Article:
Deals have been struck for two corner properties in downtown Collingswood, but a local restaurant will have to wait to expand.
By Matt Skoufalos
With the final phase of the Collings at the LumberYard apartment building imminent, Collingswood residents can anticipate another pair of new additions to the downtown business district.
At the October 16 town forum, borough officials answered residents’ questions about the future of a handful of properties along Haddon Avenue.
Haddon and Woodlawn Avenues. An agreement has been signed for the development of the property formerly held by Warner Landscape and Patio (since relocated to 267 Haddon Avenue).
No plans for the lot have yet been submitted to borough officials, but Administrator Keith Hastings said discussions have centered on a mixed-use property with a first-floor commercial space and residential units above.
In terms of the look of the property, Collingswood Mayor James Maley said he “hope[s]that something goes up on Haddon Avenue to mimic what’s already there;” i.e., the LumberYard architecture.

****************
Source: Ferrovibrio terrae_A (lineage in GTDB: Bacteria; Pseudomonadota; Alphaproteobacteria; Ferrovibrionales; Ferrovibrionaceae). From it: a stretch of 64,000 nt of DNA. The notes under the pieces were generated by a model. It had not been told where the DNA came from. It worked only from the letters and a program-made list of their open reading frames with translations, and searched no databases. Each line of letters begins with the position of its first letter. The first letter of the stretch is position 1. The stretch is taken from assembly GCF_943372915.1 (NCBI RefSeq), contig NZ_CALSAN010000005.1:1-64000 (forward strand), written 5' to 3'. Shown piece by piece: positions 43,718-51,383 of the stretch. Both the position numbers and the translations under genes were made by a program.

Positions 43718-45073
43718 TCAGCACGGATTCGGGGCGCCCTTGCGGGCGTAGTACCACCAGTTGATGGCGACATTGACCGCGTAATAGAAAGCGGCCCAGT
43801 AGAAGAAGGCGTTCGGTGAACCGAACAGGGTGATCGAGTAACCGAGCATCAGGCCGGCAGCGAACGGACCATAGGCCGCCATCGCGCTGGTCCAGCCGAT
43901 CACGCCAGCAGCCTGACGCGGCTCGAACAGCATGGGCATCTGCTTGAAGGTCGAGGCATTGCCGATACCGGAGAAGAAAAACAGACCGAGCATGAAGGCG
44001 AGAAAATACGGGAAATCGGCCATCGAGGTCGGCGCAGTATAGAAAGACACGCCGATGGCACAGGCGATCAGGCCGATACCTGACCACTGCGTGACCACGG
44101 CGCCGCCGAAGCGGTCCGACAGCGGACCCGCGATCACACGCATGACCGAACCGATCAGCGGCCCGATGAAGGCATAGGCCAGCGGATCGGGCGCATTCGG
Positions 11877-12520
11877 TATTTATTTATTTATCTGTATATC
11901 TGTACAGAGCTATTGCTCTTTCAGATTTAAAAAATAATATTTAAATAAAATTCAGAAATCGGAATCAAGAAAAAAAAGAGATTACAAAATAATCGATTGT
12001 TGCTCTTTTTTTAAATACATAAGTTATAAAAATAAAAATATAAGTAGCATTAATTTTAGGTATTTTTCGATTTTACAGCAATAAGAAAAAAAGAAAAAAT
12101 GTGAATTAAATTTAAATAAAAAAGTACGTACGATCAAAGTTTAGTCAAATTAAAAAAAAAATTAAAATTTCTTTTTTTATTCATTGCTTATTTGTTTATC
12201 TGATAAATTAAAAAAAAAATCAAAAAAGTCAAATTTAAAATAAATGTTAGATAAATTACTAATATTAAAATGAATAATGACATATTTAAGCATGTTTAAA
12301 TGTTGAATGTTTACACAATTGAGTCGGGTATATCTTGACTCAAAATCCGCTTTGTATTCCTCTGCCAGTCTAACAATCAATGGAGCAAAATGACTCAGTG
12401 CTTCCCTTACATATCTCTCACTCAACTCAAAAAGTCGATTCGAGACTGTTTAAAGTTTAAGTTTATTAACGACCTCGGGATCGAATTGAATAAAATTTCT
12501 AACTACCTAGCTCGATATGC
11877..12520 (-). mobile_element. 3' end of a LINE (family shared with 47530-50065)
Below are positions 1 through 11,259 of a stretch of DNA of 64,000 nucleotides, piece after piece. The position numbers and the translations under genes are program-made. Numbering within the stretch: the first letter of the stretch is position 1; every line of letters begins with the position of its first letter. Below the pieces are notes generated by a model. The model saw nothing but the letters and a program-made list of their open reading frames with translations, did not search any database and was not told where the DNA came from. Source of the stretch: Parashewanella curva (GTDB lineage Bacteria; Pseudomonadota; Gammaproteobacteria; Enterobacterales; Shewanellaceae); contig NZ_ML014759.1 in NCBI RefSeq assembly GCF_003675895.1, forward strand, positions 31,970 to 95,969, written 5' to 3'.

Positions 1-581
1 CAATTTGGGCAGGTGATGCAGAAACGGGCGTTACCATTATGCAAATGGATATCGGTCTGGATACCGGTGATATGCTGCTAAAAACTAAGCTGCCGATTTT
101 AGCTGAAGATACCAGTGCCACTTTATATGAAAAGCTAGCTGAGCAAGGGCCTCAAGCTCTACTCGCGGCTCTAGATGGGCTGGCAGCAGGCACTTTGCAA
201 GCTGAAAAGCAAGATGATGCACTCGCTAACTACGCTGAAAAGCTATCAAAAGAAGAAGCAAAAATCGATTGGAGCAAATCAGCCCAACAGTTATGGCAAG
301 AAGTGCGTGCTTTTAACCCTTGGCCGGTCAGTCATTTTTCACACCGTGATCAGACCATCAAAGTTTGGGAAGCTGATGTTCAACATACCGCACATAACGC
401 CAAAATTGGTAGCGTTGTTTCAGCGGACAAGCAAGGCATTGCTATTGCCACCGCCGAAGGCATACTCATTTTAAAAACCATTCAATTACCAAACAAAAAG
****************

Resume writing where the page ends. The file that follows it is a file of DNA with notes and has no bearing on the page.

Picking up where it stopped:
Haddon and Frazer Avenues. Plans for a four-story, mixed-use building to occupy the vacant lot across from the Collingswood Public Library were approved by the borough zoning board as many as three or four years ago, Maley recalled. A deal was recently brokered for the sale of the lot, and the builder is expected to move forward.
Jason Bensted, agent for the seller, told NJ Pen that the buyer plans to erect a three-story building with a first-floor restaurant and eight apartments on the floors above. The only potential hang-up, Maley said, could hinge on what the final construction may be.
“I think it’s approved for four stories, and I’ve heard that they may only want to build three,” the mayor said, adding that “no plans have been filed” to alter the original, four-story design.
Haddon and Collings Avenues. Residents also asked about the vacant property adjacent to the always-busy Il Fiore Italian restaurant.
Maley said the storefront has remained tied up in bankruptcy proceedings for at least three years.
Il Fiore owner Landi Daku had envisioned purchasing the building next door for use as a reception area and party room, but has been stymied by the legal wranglings associated with the foreclosure process.
“He’s got all his proposals in,” Maley said. “I’ve called the bank on his behalf. It just hasn’t moved yet.”